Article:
Congress Must Weigh Facts on Sex Education

Daily Herald (Arlington Heights, IL), January 5, 2009 | Go to article overview

Congress Must Weigh Facts on Sex Education


I hate to bring this up right now when the ink is barely dry on your New Years resolution. But if history is any guide, you are likely to fall off the wagons to which you are lashed.

I dont say this to disparage your willpower. Hang onto that celery stick for dear life. And even if you start sneaking out for a smoke, at least you can comfort yourself with fond memories of your moment of resolution.

Compare that to new research about teens who pledge abstinence. Most not only break the pledge, they forget they ever made it.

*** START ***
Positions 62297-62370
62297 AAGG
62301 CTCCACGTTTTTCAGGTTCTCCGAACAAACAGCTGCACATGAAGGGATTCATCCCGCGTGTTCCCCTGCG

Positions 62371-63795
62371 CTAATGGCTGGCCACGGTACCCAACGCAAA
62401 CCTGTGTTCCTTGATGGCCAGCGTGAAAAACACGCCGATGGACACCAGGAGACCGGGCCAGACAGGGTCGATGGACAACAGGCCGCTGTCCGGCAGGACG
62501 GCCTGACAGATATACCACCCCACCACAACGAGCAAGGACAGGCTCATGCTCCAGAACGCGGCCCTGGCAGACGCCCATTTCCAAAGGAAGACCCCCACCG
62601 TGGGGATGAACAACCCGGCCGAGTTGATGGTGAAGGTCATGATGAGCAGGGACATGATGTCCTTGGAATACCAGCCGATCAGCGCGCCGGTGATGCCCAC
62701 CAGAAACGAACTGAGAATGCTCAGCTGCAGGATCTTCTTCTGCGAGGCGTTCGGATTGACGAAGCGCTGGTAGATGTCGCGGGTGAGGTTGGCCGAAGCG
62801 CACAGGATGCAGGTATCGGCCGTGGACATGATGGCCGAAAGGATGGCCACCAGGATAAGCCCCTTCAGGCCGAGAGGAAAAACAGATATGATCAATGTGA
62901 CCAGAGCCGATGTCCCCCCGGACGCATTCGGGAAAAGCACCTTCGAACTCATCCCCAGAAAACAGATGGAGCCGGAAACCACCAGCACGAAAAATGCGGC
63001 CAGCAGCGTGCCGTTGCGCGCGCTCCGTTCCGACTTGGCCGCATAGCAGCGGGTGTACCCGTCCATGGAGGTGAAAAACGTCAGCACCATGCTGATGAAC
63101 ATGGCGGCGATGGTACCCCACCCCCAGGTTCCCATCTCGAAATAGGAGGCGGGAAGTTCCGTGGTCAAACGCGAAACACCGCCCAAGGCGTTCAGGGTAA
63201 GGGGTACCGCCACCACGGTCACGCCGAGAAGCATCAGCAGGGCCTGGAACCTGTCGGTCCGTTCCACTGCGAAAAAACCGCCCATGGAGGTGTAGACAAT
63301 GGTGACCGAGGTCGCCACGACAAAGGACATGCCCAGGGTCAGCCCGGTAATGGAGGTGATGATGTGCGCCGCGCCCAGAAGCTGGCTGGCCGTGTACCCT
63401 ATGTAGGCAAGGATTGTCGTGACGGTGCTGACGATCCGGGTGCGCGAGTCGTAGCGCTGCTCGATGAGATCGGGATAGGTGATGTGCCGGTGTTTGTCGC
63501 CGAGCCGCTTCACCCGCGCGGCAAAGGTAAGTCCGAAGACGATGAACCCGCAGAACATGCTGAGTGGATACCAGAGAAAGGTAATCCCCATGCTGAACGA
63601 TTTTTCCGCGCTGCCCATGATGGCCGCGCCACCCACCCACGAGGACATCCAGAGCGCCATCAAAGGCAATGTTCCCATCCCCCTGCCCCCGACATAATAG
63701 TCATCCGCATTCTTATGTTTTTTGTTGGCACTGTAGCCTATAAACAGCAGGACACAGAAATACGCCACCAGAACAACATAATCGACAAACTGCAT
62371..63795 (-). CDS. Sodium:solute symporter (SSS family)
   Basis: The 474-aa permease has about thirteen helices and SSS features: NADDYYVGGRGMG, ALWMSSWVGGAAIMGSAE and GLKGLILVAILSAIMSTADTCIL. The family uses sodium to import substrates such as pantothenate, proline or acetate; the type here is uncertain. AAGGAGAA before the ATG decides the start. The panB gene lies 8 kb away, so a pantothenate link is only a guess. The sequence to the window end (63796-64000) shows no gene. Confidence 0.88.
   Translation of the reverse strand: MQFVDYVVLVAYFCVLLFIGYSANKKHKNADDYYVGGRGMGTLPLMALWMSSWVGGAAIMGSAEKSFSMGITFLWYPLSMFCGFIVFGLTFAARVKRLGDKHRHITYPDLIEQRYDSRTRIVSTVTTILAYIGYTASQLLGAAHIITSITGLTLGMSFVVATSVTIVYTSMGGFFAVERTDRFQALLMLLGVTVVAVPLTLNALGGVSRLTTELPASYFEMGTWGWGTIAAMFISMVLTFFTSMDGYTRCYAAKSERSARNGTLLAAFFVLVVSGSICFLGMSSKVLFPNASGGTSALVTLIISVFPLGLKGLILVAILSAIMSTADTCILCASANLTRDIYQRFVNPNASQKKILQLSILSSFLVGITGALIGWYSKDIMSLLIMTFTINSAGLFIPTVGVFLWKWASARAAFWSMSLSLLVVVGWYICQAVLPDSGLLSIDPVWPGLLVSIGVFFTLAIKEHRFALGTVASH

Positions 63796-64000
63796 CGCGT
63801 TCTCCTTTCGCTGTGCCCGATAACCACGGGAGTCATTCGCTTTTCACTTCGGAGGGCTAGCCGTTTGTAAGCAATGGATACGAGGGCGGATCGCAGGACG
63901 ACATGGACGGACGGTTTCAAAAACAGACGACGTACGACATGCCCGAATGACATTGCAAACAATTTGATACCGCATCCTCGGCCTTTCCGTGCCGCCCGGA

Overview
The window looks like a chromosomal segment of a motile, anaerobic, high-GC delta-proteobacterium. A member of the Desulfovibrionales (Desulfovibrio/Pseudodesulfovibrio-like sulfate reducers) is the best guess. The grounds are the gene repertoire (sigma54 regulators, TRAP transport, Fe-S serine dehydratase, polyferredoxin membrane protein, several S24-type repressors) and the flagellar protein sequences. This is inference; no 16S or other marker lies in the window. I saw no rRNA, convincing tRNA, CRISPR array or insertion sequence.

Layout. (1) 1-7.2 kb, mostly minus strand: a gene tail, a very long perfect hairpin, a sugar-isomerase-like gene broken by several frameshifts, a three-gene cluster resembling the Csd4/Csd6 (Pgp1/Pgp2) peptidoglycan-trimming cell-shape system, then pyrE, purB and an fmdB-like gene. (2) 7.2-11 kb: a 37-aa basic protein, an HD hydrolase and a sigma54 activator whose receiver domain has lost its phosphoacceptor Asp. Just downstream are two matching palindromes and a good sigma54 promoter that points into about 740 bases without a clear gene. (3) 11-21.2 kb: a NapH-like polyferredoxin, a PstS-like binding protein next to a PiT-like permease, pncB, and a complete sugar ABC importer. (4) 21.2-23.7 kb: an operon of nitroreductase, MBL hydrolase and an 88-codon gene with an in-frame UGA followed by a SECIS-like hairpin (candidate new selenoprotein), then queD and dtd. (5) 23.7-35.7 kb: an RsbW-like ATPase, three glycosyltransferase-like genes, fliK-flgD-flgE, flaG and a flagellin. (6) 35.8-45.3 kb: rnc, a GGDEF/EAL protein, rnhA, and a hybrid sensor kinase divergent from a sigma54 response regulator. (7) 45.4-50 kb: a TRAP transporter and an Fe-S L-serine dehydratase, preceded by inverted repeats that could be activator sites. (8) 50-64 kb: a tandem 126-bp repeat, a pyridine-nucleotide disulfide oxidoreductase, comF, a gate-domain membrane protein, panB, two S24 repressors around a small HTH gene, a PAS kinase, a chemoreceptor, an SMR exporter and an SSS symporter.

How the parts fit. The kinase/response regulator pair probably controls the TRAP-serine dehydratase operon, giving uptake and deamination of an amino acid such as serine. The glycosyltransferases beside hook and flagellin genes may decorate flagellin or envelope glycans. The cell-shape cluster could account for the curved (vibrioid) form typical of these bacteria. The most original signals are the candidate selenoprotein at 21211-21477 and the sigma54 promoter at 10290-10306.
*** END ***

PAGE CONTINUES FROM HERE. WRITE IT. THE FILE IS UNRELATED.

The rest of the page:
This study comes from Johns Hopkins researcher Janet Rosenbaum, who took a rigorous look at nearly 1,000 students. She compared teens who took a pledge of abstinence with teens of similar backgrounds and beliefs who didnt. She found no difference in their sexual behavior, the age at which they began having sex, or the number of their partners.

In fact, the only difference was that the group that promised to remain abstinent was significantly less likely to use birth control, especially condoms. The abstinence-only programs conveyed a negative and inaccurate view of contraception.

What makes this study important is simply this: "virginity pledges" are one of the ways the government measures whether abstinence-only education is "working." They count the pledges as proof that teens will abstain. It turns out this is like counting New Years resolutions as proof that you lost 10 pounds.

When he was running for president, George W. Bush promised, to "elevate abstinence education from an afterthought to an urgent goal." A cottage industry of "abstinence-only-until-marriage" purveyors became a McMansion industry. …

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